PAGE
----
Toronto.
My wife did not accompany me on mny South American trip
which took me to some of the major cities in that area. including
Buenos Aires where I saw a harsh dictatorship in operation in a
"frightened society" for the first time. This was during the
Peronista period when Peron's wife Evita . .thought a saint by
some and a devil by others .. was still alive.
**+***
Experience had taught me to shed all my prejudices against my
fellowman. Already I had begun to regard myself as a citizen of
the world and a brother to all mankind .. all except the South
African. This was one prejudice I had been unable to overcome.
Because of what I regarded as the inhuman treatment of the black
African in South Africa I felt that nothing good could comie out
of that country
And so during the entire six weeks tour -- I ignored and
snubbed members of the South African delegation at the CPU
conference in Canada. They tried to be friendly but I would have
nothing to do with them.
These two press conferences were the beginning of an activity
that would take me around the world three times and
criss-crossing it from several directions. It was a channel through
which I would forge friendships all over the world and make the
small island Tribune into an international organ of
communication. **

In 1955 I attended my third big conference. My wife did not
accompany me on this trip because the children were still in
school and she felt she could not go so far away.
This was a CPU meeting which was being held in Australia and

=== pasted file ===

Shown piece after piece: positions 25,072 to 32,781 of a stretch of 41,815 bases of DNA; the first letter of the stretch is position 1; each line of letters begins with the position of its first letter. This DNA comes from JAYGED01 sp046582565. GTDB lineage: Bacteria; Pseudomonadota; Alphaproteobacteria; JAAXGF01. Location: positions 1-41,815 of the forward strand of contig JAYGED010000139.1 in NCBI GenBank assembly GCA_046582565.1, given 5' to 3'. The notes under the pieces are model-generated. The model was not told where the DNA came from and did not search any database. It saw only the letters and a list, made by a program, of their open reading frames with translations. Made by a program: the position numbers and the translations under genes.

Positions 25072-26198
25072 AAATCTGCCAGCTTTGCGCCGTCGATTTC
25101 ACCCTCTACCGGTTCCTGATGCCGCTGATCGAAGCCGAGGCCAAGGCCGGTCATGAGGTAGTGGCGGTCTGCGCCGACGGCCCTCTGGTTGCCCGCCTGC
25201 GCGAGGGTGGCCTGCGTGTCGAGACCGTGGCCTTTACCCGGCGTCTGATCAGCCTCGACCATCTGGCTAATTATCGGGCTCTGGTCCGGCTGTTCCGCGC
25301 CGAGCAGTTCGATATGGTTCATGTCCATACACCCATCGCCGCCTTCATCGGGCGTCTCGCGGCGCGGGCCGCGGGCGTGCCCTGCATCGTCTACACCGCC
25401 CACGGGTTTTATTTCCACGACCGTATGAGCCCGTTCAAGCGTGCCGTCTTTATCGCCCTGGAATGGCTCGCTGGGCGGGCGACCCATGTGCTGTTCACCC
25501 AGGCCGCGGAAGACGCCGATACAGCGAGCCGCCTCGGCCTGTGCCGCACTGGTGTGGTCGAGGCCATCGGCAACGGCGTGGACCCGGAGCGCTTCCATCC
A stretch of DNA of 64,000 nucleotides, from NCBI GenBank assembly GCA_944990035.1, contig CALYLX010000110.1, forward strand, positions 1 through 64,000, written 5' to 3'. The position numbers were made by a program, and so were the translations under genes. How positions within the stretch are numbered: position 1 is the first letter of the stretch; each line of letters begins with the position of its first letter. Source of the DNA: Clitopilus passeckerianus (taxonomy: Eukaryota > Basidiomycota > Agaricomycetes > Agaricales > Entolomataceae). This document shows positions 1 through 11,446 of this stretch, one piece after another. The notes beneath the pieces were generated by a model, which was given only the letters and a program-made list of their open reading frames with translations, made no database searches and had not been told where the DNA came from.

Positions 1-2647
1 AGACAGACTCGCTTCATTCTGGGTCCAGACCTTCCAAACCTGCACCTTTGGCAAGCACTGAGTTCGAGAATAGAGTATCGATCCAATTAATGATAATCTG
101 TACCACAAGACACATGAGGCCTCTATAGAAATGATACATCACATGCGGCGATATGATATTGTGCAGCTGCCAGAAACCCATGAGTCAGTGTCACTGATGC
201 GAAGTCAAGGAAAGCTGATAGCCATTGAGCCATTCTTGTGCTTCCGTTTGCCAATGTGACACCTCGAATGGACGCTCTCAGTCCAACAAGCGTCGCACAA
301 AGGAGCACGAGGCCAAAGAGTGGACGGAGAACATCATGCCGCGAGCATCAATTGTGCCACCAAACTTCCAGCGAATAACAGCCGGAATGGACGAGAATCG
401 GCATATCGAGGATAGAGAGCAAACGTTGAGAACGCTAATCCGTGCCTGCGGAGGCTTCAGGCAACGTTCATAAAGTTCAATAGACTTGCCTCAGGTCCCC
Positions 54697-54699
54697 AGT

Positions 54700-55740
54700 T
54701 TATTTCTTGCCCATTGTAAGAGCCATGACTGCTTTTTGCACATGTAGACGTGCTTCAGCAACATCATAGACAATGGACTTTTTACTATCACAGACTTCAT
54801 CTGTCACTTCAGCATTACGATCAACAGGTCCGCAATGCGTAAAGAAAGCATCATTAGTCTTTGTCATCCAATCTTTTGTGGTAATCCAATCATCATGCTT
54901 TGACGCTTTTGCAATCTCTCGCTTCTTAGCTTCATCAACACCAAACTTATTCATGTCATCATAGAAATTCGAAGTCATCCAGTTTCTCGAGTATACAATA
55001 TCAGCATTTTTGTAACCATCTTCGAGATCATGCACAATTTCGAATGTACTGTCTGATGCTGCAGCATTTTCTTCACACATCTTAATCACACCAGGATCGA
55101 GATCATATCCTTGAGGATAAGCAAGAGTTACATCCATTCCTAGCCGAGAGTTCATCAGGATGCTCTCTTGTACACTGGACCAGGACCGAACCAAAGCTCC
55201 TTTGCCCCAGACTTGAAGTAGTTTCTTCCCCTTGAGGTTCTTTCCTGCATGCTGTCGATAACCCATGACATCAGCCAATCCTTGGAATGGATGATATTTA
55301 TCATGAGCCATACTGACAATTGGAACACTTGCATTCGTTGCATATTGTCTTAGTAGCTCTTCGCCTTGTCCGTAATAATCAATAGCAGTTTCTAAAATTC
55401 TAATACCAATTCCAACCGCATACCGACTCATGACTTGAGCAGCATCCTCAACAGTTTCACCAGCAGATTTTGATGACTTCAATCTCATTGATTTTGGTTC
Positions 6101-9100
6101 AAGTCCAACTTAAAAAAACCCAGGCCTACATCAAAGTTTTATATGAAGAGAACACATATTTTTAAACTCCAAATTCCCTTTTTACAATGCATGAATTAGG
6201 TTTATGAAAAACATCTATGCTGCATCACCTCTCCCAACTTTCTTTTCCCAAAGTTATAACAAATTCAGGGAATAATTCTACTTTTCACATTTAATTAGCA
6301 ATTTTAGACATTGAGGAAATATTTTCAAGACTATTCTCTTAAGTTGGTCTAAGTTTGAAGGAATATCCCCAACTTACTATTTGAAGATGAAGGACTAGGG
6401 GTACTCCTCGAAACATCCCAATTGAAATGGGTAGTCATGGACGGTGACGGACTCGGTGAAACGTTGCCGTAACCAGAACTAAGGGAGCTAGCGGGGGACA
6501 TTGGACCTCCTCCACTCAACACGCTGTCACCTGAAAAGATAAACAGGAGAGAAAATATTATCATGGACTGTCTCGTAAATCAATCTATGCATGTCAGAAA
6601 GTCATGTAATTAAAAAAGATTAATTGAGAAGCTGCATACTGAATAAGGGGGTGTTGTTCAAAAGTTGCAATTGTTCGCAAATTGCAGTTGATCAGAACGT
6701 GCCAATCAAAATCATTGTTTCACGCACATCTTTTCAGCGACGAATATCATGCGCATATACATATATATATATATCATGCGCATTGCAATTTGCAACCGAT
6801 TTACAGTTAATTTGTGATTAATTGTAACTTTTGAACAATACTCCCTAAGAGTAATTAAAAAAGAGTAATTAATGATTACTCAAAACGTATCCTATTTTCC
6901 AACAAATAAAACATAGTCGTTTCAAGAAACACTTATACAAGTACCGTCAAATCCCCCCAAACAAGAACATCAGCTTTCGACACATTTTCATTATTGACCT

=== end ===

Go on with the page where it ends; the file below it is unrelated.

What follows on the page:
New Zealand. This trip was to introduce me to the Middle and
Far East which I had known in a very limited way in the British
army during the first world war. It was also to take me right
artos LAounta ac d Ne hsan notniastour arranged for delegates
******
South Africa was well represented at the Australia-New
Zealand meeting. I snubbed them for a whole month in Australia
and during the first week in New Zealand.
They must have been conscious of my resentment to them
because one day .. when we were up in the middle of the
country in a hotel at the foot of Mount Cook . .a tall South
African came boldly up to me. He was thin and athletic in
a pearance
'Dupuch," he said holding out his hand in friendly greeting,
"why don't we go for a little walk?"
My first impulse was to ignore his hand anld snub himn publicly
but something inside me told me that this would be a mistake.
And so we shook hands and started on a long trek along the
base of this magnificent mountain which bears the name of
Captain Cook, the famous English explorer who discovered much
of this region of the world.
******
And then he told me a story that made me feel ashamed of my
behaviour and lifted the last human prejudice from my heart.
Although he bore a French name he said he was an Afrikaner,
associated with the Dutch settlers. His original ancestor, a